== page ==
“In America your zip code or your socioeconomic status should never determine the quality of your education.” — Arne Duncan, U.S. Secretary of Education
Education was the focus of the second mountaintop session of the Winthrop Rockefeller Institute’s Uncommon Communities program, a community and economic development initiative designed by the Institute in partnership with Dr. Vaughn and Sandy Grisham of the University of Mississippi and Dr. Mark Peterson of the University of Arkansas Cooperative Extension Service and Dr. Roby Robertson of the University of Arkansas at Little Rock’s Institute of Government. This might have seemed like a dramatic shift in topics to the participants from Conway, Perry, Pope, Van Buren and Yell counties, who during the first session learned about the power of good leadership and how simple improvement projects—a new coat of paint here, a few trees planted there—can lead to a town’s renaissance.
If the first session, held at the end of August, was about inspiration and motivation, this session was about getting down to some serious work. And where better to start than with education—after all, every town’s future depends on today’s children. Two keynote speakers on Saturday, Nov. 7, shared their approaches to the specific challenges of rural education in two very different rural environments: northwest Arkansas and the Arkansas Delta.
When Daisy Dyer Duerr took over as principal of the failing 199-student St. Paul elementary and high schools in 2011, she had two basic goals: to strengthen relationships and to use technology to provide a global education for a tiny town where dirt roads and generational poverty are the norm and graduating from high school, much less going to college, isn’t. After showing a (sometimes alarming) video that detailed the ways in which Generation Z—learners between the ages of 2 and 20 now—is growing up “technology complete,” she outlined how she became a “digital principal” and used that technology to rocket test scores and, ultimately, land the tiny St. Paul High School a Bronze rating from U.S. News and World Report, along with national acclaim.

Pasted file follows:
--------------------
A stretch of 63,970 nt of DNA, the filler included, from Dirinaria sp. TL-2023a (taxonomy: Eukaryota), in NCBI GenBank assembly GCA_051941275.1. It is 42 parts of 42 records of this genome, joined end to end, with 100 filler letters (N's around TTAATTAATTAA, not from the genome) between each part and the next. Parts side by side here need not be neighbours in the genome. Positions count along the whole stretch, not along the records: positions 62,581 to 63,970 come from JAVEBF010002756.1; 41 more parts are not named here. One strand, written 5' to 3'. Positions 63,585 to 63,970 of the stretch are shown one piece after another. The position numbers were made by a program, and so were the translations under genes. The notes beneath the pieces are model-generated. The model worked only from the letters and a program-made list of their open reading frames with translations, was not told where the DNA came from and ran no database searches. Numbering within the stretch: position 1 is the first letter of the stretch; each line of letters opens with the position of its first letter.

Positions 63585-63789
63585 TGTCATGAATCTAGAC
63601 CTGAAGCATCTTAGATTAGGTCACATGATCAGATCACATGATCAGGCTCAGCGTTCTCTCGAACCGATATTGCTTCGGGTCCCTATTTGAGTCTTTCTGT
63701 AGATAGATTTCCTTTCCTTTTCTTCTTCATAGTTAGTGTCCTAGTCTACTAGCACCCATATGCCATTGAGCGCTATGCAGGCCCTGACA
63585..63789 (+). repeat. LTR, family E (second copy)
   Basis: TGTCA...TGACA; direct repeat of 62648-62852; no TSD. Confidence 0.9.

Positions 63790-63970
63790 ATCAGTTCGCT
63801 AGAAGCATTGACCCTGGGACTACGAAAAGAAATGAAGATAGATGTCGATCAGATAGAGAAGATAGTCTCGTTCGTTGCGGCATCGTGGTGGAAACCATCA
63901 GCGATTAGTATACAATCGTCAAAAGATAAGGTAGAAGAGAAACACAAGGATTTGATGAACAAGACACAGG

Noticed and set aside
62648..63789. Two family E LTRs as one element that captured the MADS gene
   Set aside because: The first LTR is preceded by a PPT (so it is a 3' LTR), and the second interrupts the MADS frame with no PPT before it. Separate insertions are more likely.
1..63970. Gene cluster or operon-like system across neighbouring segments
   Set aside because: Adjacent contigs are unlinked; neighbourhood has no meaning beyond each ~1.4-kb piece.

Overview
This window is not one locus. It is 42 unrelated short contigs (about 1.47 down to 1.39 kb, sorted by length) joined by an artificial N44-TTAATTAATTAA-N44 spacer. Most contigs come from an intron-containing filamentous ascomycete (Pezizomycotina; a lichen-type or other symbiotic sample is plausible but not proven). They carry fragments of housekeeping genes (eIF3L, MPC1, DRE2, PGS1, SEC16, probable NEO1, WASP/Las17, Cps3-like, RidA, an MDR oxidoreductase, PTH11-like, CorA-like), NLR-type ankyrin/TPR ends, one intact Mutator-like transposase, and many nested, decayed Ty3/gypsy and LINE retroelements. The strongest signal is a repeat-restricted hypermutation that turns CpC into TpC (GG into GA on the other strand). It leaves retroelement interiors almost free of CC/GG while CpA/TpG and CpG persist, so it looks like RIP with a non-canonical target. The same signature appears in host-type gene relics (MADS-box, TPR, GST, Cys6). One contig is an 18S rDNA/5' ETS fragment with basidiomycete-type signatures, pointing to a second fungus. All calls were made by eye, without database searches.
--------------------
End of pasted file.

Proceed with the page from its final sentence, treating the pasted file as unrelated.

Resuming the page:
It started with a $6,000 grant, which Duerr used to buy digital readers. She explained that the “cool factor” alone helped increase the number of male readers by more than 50 percent. When it turned out that Duerr had been the only Arkansas applicant for Title 1 grant money, that $6,000 turned into $50,000, and Duerr outfitted teachers and classrooms with iPads, sending the teachers home with them over the summer with a strict mandate that they immerse themselves in the technology and come back in the fall armed with innovative ways to employ them in their teaching.
Then Duerr did something really controversial: She told students to bring their smartphones to school. In a time when most schools have a no-tolerance policy regarding cell phones, Duerr saw an opportunity to increase her students’ access to information and electronic educational tools. In 2012, St. Paul Elementary was named one of 25 “Model Schools” by the International Center for Leadership in Education; St. Paul High School followed in 2014.